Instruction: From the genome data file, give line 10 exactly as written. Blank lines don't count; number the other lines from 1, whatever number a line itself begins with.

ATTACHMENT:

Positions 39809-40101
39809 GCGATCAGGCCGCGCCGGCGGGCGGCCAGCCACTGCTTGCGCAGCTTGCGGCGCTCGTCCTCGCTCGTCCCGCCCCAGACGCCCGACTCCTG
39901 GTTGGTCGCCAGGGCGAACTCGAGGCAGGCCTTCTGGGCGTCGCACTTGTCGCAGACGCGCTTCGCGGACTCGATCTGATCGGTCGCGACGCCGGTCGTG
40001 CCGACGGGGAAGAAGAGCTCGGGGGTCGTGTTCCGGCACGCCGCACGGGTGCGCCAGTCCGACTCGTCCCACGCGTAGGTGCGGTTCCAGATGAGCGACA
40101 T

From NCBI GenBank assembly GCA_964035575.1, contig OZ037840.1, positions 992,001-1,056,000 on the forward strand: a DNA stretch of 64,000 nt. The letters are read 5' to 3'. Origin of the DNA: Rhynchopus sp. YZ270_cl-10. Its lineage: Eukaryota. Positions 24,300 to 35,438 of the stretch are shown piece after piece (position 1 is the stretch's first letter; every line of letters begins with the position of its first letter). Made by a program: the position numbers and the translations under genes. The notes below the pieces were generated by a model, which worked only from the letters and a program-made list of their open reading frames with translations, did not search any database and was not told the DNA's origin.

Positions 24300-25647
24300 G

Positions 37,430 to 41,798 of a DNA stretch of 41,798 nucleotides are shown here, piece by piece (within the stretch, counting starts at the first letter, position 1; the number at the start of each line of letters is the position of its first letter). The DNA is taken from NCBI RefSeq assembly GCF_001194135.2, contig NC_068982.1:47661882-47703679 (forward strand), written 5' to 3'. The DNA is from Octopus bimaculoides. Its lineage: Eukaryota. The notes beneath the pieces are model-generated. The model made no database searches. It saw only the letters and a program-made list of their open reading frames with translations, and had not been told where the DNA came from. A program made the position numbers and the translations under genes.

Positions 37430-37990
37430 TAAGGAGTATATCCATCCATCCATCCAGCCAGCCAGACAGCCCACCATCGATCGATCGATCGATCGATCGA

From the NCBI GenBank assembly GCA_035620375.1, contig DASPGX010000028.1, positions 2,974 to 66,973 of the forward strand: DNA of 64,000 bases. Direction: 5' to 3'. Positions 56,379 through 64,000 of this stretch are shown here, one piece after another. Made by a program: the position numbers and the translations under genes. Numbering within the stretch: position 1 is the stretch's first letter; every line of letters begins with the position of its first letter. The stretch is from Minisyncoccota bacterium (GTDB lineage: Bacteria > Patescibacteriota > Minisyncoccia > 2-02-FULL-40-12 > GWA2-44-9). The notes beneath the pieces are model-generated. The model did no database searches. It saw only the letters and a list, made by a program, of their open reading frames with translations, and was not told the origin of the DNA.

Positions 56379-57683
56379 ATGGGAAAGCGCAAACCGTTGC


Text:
Positions 37430-37990